Harlem Renaissance DBQ

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As America saw an end to World war 1 and entered the 1920s, the country was faced with rapid changes in American society. These changes challenged the old traditional American values and introduced tension between modernists and traditionalist. Tension grew in churches and schools after new scientific discoveries were being made which supported the idea of evolution, rather than the bible. American society saw dramatic changes in it’s old, familiar culture as the Harlem Renaissance emerged and women gained more rights, which began taking affect on the customary American lifestyle.

After World War 1, science became the main contributing factor to the controversy over religion during the 1920s. New scientific discoveries were being made …show more content…

The Harlem Renaissance was an awakening of African American culture which began to spread and influence society in areas including music, art and poetry. The moment gained popularity and for the first time, African American culture was being celebrated in American society, which led to the concept of the “New Negro”. (Doc. 2 Harlem Renaissance) Jazz music and Louis Armstrong, a famous African American jazz artist, began gaining popularity across the United states and became a big part of the American culture (Doc 3. Lois Armstrong’s Trumpet).The Harlem Renaissance was also remembered for bringing powerful poetry to literacy, including the great work of Langston Hughes (Doc 4. Langston Hughes).While America gained many great cultural advances, the Harlem Renaissance formulated some tension. Not everyone agreed with the new and improved image which African Americans were claiming and they wanted things to stay conventional. There was debate between those who wanted to keep things traditional and those who encouraged change within …show more content…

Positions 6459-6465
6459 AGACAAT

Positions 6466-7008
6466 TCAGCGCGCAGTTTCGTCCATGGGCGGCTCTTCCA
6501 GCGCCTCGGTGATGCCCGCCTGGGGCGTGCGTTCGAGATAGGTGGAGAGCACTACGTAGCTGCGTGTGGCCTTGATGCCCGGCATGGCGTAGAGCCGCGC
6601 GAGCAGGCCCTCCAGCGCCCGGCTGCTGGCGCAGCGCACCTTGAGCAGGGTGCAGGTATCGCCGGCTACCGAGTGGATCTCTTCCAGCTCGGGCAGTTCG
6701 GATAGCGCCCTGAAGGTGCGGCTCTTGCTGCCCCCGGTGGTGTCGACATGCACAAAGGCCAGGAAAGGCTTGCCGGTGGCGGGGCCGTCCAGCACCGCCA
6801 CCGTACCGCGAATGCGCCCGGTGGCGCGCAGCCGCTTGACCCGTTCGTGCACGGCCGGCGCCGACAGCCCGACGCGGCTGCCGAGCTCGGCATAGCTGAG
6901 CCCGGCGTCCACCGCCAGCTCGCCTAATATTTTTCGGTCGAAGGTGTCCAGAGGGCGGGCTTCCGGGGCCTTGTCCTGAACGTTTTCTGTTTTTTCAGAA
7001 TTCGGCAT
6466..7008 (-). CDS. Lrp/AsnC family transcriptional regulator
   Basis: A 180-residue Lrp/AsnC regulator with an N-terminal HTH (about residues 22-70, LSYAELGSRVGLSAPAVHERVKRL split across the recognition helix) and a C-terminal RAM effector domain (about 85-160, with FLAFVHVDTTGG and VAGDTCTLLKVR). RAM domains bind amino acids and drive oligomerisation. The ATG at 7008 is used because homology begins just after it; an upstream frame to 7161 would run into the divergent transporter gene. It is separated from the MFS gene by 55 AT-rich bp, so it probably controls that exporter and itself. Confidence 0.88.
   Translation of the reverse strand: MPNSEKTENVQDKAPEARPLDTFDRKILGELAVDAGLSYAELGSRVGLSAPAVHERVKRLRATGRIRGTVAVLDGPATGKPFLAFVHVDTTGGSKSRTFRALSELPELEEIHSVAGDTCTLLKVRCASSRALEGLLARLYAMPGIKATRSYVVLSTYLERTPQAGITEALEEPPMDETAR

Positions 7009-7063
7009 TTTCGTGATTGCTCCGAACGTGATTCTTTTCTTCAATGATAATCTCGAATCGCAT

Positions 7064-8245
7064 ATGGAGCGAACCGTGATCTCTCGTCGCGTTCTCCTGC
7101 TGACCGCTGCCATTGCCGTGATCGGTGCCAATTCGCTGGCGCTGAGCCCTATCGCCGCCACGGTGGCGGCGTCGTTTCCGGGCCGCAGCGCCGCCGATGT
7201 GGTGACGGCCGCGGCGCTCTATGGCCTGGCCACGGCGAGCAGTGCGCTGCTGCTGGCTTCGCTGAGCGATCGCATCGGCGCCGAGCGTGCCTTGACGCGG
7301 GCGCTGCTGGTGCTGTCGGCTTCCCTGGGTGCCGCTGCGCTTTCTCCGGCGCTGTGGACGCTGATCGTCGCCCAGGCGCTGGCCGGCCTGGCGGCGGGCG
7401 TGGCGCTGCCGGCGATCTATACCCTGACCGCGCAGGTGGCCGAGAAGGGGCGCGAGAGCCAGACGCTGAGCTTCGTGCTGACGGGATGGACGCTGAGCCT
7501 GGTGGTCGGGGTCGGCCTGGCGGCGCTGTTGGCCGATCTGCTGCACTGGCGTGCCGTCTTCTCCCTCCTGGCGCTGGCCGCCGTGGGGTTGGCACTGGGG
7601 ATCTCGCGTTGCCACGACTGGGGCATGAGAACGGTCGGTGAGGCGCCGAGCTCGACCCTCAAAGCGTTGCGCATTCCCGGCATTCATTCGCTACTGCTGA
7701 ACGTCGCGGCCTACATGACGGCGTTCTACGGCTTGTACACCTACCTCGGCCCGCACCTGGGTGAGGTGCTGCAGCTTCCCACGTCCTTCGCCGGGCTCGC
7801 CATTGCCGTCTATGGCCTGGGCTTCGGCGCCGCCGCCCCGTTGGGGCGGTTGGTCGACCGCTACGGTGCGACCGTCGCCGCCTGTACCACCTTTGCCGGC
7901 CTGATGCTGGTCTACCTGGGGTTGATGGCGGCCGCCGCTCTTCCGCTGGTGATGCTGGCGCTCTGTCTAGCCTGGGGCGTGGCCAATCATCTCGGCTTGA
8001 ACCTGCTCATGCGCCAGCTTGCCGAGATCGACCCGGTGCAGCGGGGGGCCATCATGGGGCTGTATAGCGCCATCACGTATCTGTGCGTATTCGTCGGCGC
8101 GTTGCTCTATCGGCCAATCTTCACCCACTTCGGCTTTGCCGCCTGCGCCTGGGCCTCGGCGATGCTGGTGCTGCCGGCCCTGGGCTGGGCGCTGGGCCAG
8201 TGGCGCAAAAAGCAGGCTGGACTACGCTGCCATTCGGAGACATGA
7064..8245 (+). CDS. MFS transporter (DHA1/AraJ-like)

After the 19th amendment was passed, giving women the right to vote, woman began leaving behind their traditional roles and taking on new responsibilities, fashion trends and claiming their independence.(Doc 5.The New Woman). The younger generation of ladies in the 1920s surfaced into what is know as a flapper. Flappers listened to jazz music, embraced risqué fashion trends, and took part in bold behavior, which challenged their stereotype and led to more tension. The need breed of woman wanted to be accepted by the older generation, who often judged and disagreed with their new lifestyle. (doc 6. Flappers Appeal to Parents) Clara Bow, a successful film star of her time and hard-partying flapper, was the first to earn the title of an “It Girl” and was also remembered for her humble and hardworking demeanor.(Doc 7. Clara Bow) Another notable female figure during the twenties was Aimee Semple McPherson, who influenced society in a much different way than Clara Bow. Aimee S. McPherson, or Sister Aimee, established an evangelistic ministry and founded the Foursquare Church. She preached the gospel across the globe and healed thousands with her prayers (Doc 8. Aimee S. McPherson).While both very contrasting characters, Clara Bow and sister Aimee opposed the stereotype of female roles which contributed to more personal freedom and opportunities for woman. However,

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